Book: Antique Rugs of Kurdistan: A Historical Legacy of Woven Art by James D. Burns
The Kurdish people boast a rich and storied tradition of weaving, a skill passed down through generations. These resilient nomads, primarily inhabiting mountainous regions, weaving intricate patterns and vibrant motifs into their rugs, bags, and covers that accompanied their nomadic journeys. Meanwhile, in urban workshops like Sonqor, Senna, Garrus, and Sa’uj Bulagh, more elaborate rugs were meticulously crafted for tribal leaders and international trade. “Antique Rugs of Kurdistan” unveils a captivating assortment of weavings from all corners of “Kurdistan” before the 20th century, showcasing a meticulously curated collection of one hundred exemplary pieces.
Author James D. Burns, with over four decades of collecting rugs and textiles from the Near and Far East, has amassed a wealth of expertise. Following his earlier work, “Traditions in Weaving: The Caucasus,” published in 1987, which showcased his collection of Caucasian rugs, Burns now draws from his own treasury of Kurdish weavings. He combines these cherished pieces with carefully selected masterworks from European and American public and private collections, curating a remarkable compilation of the finest and most exquisite examples. James Burns holds degrees in History and Political Science from Whitman College, and a Doctor of Jurisprudence degree from the University of Washington, practicing as a trial lawyer in Seattle.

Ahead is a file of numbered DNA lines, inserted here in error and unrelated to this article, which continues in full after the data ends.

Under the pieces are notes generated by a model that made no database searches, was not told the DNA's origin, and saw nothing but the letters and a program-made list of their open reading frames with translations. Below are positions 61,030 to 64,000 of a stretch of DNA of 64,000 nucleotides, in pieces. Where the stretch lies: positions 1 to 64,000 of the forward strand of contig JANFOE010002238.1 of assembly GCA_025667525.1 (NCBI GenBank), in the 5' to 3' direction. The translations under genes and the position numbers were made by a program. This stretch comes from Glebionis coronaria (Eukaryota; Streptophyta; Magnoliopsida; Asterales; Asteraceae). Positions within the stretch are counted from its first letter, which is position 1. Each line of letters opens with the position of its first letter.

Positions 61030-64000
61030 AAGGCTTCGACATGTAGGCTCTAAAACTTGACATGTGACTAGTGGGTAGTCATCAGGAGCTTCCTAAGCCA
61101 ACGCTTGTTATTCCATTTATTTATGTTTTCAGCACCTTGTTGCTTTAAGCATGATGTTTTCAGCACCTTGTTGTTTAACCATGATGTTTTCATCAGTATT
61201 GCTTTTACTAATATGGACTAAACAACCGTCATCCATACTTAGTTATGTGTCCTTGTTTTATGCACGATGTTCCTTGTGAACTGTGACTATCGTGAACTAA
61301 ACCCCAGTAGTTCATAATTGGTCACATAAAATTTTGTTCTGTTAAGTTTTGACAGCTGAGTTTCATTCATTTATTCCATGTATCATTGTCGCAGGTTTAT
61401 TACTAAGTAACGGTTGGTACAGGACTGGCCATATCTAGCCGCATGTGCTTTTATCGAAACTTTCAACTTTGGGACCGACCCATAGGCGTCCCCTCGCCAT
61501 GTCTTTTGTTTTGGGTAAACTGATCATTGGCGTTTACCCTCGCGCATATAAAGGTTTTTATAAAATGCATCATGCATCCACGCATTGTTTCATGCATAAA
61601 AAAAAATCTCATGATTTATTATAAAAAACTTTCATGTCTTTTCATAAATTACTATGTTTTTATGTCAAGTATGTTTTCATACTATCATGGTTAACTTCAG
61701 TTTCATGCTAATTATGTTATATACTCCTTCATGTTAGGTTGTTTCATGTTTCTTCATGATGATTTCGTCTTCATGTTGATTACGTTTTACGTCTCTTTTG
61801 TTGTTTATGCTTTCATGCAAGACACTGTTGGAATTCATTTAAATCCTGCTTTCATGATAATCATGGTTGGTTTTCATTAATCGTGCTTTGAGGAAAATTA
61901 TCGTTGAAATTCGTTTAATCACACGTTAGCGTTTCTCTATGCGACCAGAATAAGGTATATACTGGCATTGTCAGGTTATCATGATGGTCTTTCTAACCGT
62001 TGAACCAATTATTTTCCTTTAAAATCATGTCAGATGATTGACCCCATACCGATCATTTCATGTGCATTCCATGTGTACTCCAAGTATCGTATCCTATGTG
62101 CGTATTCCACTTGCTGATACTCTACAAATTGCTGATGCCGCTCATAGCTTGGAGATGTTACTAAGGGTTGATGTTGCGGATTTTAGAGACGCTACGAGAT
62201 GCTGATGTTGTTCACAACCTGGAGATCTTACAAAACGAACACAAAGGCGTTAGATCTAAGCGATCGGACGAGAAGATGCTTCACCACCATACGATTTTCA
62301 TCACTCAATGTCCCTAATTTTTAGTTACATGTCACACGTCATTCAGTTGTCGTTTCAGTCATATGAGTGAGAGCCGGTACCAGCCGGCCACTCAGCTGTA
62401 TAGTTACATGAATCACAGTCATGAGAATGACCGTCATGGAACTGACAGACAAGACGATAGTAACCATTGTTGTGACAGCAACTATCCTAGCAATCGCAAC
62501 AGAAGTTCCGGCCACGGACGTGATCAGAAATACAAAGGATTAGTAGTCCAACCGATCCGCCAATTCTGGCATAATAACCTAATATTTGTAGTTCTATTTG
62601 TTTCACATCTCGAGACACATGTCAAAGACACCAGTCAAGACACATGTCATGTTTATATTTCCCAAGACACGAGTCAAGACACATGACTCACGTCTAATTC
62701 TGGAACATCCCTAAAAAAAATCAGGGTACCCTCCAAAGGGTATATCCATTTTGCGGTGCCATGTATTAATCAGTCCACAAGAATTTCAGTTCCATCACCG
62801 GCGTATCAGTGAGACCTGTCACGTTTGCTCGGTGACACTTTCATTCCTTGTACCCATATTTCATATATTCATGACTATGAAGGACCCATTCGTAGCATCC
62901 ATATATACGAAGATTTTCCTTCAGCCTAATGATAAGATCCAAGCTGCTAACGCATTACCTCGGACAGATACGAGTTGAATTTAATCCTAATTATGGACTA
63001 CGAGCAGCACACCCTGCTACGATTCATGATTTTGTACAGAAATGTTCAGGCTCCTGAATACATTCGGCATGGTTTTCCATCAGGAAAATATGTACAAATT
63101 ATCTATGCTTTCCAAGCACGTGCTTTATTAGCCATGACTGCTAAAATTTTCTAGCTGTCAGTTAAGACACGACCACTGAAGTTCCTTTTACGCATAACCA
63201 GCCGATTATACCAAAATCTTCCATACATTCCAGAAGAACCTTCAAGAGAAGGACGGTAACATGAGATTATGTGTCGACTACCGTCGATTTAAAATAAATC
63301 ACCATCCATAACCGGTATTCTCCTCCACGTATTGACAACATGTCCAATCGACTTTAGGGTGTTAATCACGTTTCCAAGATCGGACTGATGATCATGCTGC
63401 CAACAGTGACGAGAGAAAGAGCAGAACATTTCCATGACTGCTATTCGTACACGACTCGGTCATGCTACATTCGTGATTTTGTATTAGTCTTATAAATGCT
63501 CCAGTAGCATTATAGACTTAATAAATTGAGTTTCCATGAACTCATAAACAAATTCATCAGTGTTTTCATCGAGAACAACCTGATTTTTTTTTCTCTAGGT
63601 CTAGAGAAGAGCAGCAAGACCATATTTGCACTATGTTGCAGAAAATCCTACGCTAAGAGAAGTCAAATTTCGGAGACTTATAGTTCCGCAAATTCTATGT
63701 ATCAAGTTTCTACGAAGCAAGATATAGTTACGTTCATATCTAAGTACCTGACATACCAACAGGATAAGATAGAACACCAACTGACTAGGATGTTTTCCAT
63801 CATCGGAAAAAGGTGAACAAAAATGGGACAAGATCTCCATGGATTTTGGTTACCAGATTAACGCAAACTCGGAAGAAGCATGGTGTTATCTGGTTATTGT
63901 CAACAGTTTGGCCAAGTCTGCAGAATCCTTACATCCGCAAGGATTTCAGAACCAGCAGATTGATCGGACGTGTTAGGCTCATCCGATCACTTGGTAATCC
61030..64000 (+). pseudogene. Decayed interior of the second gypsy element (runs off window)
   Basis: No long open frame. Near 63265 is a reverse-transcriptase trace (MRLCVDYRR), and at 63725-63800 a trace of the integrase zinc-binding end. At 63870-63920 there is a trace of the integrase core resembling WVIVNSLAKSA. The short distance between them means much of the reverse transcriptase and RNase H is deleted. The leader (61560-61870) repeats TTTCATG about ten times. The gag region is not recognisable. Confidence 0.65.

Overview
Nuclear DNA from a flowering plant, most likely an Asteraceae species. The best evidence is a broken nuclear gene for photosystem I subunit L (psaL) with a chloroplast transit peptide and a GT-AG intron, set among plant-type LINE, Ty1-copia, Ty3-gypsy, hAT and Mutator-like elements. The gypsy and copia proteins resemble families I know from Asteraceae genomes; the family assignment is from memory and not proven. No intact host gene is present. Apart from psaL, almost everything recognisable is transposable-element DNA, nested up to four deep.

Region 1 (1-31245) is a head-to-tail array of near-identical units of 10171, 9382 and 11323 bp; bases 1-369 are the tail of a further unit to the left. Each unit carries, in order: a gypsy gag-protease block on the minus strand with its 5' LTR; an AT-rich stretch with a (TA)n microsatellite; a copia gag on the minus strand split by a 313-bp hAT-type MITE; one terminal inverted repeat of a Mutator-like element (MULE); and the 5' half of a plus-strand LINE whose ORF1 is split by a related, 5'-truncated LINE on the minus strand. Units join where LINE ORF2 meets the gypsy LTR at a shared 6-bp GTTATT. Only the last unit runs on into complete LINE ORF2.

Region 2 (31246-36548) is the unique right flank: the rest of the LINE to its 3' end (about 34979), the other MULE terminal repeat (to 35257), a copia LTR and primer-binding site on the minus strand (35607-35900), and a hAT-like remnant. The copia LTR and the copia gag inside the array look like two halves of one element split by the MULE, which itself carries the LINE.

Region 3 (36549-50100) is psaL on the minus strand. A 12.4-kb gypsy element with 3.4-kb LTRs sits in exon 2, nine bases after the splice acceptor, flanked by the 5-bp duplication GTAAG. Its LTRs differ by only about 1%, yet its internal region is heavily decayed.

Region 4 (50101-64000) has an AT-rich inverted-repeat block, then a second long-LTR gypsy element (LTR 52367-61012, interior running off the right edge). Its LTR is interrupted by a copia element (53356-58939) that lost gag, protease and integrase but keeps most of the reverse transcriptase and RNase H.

Commencing with an insightful overview, the book delves into the Kurdish people and their diverse homeland, transcending modern political boundaries spanning Iran, Iraq, Turkey, the Caucasus countries, and Syria. The narrative then unfurls the history of weaving in the rugged, often remote mountains of the region, as well as the ancient plateau fortresses. The profound influence of Kurdistan’s tumultuous history and the rugged lifestyles of its inhabitants on the weavers’ skills and artistic prowess is thoroughly examined. The heart of the book takes readers on a journey through Kurdistan’s seven districts, providing contextual details about the weavers residing in each area, their construction techniques, color palettes, and design inspirations. Immersive full-page color plates beautifully display a range of weavings from each district, complemented by technical analyses for each masterpiece.
Accompanying this exploration are twelve meticulously crafted maps pinpointing the distinct weaving locales and tribal groups, while over fifty archival illustrations offer a captivating historical backdrop. An illuminating appendix essay by historian Mehrdad Izady traces the intricate roots and history of the Kurds, spanning back over eight millennia. Shedding light on a lesser-known facet of weaving heritage, “Antique Rugs of Kurdistan” serves as a long-awaited introduction to and an engaging exploration of the lives, creativity, and woven artistry of the Kurdish people.
This book and the James D. Burns collection became a source of inspiration for the designs of our Kurdish rugs.